Building on the "Fridays for Future" demonstrations, an exhibition in Dortmund shows 100 cartoons by international artists commenting on the climate emergency.
One hundred drawings by international artists are featured in the exhibition "Cartoons for Future." Portraying the school strike for climate, plastic in the sea, mountains of garbage, traffic chaos, water pollution or the exploitation of developing countries by Western corporations, the illustrations offer insight into how the global emergency is viewed from different parts of the world.
Students in Dortmund have also been taking part in the "Fridays for Future" demonstrations for some time already. The mayor of the city was so impressed by the movement that he wanted to show his support for the schoolchildren's concerns. He quickly came up with the concept of an exhibition with curator and artist Bernd Pohlenz.
"A child who is now 4 years old will probably live to see the turn of the next century. And then you obviously start thinking about the future," said Pohlenz, who is also a father of six children and grandfather of four. As the administrator of the toonpool website, a collection of nearly 300,000 drawings by 2,500 artists from 120 countries, Pohlenz had access to this large pool of cartoons and selected exactly 100 of them for the exhibition.
The artists come from all continents, from countries as varied as the Netherlands, Australia, China and Burkina Faso — a reflection of the diversity of the drawings themselves. Thought-provoking, shrill, in color or black-and-white, some are outright funny or ironic while others play on dark humor.
The drawing for the exhibition's poster, the Mona Greta (top picture), was created by Pohlenz himself. He combined the famous painting by the humanist and naturalist Leonardo da Vinci with a portrait of the star teenage climate activist, Greta Thunberg.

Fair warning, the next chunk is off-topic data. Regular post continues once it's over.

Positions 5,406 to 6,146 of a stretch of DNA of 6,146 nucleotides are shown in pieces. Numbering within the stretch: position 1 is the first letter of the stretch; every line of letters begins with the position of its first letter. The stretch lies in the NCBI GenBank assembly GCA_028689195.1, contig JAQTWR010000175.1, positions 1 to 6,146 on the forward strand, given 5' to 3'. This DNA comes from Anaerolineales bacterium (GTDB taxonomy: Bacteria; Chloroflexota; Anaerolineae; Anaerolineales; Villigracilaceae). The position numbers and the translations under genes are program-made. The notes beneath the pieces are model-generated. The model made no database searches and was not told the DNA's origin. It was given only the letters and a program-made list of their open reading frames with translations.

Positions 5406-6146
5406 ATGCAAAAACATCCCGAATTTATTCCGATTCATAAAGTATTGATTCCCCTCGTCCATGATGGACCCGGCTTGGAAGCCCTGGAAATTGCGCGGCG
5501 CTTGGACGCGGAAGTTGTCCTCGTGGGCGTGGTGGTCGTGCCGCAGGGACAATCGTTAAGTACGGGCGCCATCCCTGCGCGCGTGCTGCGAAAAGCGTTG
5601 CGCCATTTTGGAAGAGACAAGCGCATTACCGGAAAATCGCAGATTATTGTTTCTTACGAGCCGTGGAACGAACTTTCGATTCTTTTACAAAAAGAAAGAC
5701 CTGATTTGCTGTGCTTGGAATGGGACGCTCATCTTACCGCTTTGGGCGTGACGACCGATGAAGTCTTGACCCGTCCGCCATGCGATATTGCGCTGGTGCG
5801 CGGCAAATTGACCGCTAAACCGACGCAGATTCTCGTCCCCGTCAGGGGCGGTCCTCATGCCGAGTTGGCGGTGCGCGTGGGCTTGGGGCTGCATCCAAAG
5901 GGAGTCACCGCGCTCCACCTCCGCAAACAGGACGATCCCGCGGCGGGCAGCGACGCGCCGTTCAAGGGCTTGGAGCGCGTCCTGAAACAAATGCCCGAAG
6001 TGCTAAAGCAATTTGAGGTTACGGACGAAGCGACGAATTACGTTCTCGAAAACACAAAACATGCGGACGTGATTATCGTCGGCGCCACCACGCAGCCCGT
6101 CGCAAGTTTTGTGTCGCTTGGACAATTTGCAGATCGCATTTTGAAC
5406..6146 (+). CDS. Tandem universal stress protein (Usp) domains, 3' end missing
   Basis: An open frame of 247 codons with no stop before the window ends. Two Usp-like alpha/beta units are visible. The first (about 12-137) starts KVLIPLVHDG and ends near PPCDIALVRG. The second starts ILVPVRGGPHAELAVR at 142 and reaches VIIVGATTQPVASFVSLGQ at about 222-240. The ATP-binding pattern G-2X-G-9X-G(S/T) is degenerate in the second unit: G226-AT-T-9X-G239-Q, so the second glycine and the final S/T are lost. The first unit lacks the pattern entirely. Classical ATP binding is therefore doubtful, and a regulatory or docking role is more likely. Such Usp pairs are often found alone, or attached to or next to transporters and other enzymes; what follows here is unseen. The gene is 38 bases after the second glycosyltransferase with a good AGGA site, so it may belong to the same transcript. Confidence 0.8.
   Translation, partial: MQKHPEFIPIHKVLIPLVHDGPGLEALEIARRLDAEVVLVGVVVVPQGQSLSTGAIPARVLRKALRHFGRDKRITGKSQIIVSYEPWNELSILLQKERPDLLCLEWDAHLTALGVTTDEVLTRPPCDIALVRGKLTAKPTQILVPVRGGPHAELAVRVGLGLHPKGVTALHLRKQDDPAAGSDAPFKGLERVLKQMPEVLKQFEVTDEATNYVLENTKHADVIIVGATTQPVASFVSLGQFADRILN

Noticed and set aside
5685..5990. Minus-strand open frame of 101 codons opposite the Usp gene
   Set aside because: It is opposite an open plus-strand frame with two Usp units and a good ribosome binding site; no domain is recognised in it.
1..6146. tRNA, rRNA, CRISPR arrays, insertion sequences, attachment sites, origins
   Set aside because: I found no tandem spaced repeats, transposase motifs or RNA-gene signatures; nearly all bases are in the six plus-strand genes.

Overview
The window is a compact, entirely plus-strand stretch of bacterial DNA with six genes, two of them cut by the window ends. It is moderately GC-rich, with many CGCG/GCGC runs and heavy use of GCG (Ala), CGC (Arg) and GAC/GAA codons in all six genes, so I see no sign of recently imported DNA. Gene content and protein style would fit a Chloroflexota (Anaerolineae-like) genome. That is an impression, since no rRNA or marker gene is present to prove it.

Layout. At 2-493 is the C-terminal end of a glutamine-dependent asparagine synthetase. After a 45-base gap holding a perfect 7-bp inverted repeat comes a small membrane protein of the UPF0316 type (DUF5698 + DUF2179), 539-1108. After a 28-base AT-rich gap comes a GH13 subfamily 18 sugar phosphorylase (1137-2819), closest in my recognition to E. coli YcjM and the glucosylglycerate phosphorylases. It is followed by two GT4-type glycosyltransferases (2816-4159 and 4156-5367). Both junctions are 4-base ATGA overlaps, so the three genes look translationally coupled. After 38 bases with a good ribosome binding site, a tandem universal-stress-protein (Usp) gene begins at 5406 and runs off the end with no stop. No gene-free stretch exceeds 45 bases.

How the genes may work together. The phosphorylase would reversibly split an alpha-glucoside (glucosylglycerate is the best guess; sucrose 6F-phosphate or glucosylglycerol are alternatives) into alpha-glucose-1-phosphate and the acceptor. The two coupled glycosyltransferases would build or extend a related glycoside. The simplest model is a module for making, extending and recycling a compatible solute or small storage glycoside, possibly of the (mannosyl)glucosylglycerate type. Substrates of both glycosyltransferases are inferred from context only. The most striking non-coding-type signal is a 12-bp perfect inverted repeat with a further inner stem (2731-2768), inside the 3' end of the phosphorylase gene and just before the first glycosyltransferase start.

From frequent flying to the exploitation of developing countries
The drawings of the exhibition are organized according to different themes, such as global meat production, cheap flights, politics, human rights and exploitation. Some artists point blame at various countries, depicting for example Germany's love of cars, the ignorant climate policy of the current US administration or Western countries stealing resources from developing countries.
One drawing mocks the so-called environmental zones established in Germany: It shows a 20-meter stretch of road that's car-free — but surrounded by a detour route clogged with stinking cars.
Another piece reacts to a statement by Christian Lindner, leader of the pro-business Free Democratic Party of Germany (FDP), who said in reaction to the "Fridays for Future" demonstrations that climate protection is "a thing that should be left to professionals." The cartoon depicts the Reichstag building in Berlin under a merciless sun, surrounded by an arid landscape.
Beyond the 100 drawings, Pohlenz is planning on adding a screen to display more cartoons, since many artists found the idea so good that they wanted to contribute additional works.
The "Cartoons for Future" exhibition's program also includes cartoon workshops and an international drawing contest. The show runs until August 18 at the Dortmunder U Center for the Arts and Creativity.